Learners who have already passed their theory test and who are working towards their practical test can benefit from continuing to develop their theoretical driving knowledge as this is an essential aspect of being a safe and responsible driver.
A great point to make is that other members of a household can also get involved. If there are siblings that will soon be taking driving lessons, they can start their learning now, alongside your pupil. Siblings are likely to be a potential new pupil for you anyway, but this could be a good early introduction for you both to have a jump start on their learning before they begin in-car training with you.
There are many different ways of hosting online sessions. Some examples are Zoom, which is a video conferencing service, Facebook Live and Instagram Live. WhatsApp can host several people in one video chat. You can also use Skype and FaceTime for video chat.
Create your own videos
Consider using your dashcam footage to make some quick videos to share and discuss with your pupils. You can add these to YouTube for free. If you have a forward facing camera then you could use clips to turn into learning sessions. Make good use of each clip as they can be used for hazard perception training and also valuable discussion points.
You might even want to make some videos to teach specific points for some pupils to demonstrate how to use DSSSM, apply the MSM routine, how to pull up on the left, junctions and roundabouts, manoeuvring and how to drive on a dual carriageway, how to navigate rural roads safely and what to look out for, and even motorway driving, for example. The only real limit is your creativity!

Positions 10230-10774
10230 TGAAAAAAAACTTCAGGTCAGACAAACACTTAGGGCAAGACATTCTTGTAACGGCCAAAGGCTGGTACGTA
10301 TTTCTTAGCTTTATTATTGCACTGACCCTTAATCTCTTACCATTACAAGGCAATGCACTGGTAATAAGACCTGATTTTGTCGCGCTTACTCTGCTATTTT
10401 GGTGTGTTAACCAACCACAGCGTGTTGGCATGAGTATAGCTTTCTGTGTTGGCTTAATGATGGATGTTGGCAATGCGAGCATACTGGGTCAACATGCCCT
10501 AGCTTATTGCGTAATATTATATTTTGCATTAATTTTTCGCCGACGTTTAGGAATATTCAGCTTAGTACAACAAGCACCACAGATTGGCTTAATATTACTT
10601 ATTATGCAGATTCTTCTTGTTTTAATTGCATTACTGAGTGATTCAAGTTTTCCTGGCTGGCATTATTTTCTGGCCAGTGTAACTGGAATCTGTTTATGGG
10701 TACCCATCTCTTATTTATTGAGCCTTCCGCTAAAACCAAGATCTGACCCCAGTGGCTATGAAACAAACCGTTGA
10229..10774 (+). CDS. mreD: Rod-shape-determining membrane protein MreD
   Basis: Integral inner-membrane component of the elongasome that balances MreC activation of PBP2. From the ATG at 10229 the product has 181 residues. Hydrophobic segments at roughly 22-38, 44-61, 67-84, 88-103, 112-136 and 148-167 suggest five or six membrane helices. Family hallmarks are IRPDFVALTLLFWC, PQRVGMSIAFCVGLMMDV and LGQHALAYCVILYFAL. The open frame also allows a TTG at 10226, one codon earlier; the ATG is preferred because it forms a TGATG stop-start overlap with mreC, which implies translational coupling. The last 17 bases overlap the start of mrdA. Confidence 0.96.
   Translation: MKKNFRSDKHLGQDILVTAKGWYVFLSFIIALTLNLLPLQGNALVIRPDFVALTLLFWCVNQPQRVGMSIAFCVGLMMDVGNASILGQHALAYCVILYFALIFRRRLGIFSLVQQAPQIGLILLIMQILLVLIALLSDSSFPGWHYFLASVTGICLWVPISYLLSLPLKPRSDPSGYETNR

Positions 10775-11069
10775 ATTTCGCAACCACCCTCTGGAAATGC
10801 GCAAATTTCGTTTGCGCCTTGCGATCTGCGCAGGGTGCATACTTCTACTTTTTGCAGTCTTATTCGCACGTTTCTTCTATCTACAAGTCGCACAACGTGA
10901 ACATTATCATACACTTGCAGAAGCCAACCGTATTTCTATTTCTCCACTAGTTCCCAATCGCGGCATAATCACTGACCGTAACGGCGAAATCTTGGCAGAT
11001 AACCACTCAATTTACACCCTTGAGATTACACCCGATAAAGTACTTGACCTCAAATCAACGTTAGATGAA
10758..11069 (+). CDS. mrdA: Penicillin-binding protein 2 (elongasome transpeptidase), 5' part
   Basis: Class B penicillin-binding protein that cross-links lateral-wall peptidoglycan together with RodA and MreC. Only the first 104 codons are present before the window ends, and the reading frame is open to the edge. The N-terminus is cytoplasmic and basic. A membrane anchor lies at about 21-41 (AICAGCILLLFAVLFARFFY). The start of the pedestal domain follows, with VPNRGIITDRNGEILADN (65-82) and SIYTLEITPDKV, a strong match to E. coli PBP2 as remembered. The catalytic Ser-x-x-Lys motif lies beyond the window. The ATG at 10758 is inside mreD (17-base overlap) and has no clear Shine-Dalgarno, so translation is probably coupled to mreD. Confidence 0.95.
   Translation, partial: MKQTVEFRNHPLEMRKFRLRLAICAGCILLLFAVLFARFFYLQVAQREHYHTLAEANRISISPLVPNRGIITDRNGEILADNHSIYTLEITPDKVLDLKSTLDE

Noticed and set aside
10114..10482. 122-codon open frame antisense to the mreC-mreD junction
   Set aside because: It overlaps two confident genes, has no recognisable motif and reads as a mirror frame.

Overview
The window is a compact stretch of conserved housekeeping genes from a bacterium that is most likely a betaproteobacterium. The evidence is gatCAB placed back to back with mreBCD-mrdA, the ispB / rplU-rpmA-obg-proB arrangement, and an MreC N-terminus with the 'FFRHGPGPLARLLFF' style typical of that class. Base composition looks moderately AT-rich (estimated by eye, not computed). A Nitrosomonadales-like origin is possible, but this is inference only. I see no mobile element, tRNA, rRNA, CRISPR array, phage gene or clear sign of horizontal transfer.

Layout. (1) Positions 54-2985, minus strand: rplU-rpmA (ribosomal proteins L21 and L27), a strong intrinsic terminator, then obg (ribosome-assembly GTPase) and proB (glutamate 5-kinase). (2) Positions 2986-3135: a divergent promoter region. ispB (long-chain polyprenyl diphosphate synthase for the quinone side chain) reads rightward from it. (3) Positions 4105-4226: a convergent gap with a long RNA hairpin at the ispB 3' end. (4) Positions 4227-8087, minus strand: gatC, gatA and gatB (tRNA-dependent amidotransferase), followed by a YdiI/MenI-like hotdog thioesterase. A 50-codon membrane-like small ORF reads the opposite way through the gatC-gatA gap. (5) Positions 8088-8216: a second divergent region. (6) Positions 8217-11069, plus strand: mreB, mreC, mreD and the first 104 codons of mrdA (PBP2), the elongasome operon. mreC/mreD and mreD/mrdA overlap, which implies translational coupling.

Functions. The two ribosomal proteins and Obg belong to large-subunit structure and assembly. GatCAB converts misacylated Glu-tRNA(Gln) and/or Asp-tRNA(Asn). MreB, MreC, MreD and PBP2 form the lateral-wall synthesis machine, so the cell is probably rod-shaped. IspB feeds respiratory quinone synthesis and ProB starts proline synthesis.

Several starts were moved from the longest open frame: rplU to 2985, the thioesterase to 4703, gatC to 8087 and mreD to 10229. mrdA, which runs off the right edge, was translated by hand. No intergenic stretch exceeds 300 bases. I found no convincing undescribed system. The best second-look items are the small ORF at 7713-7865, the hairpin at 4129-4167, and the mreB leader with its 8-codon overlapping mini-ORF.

A few considerations
If you are new to holding a video conference/web chat, you might want to consider your internet connection as this needs to be good. Using wifi is ok but to get the best connection, plug your computer straight into the router via an ethernet cable.
Consider where you’ll be when you hold the video session – you need to be free from interruptions and also consider what’s in the background.
Contact your pupils and see if they would like to attend a learning session with you in this way – it’s also a great way of getting the parents involved too!
Whether you plan to hold a one-to-one session, or even a small group session with a few of your learners for those that are happy to participate, agree a lesson time and approximate duration with learners.
Keep parents up-to-date with how you can continue to support their young drivers.
Keep the conversation focused on the learning outcome(s) for each session.
Record sessions if you can. You can give a copy to your learners if they need it, and also keep for your own records. Make sure everyone involved knows it is being recorded and consents to it.
If you share in-car footage of you demonstrating a learning point, do ensure that you are the only person in the car being filmed.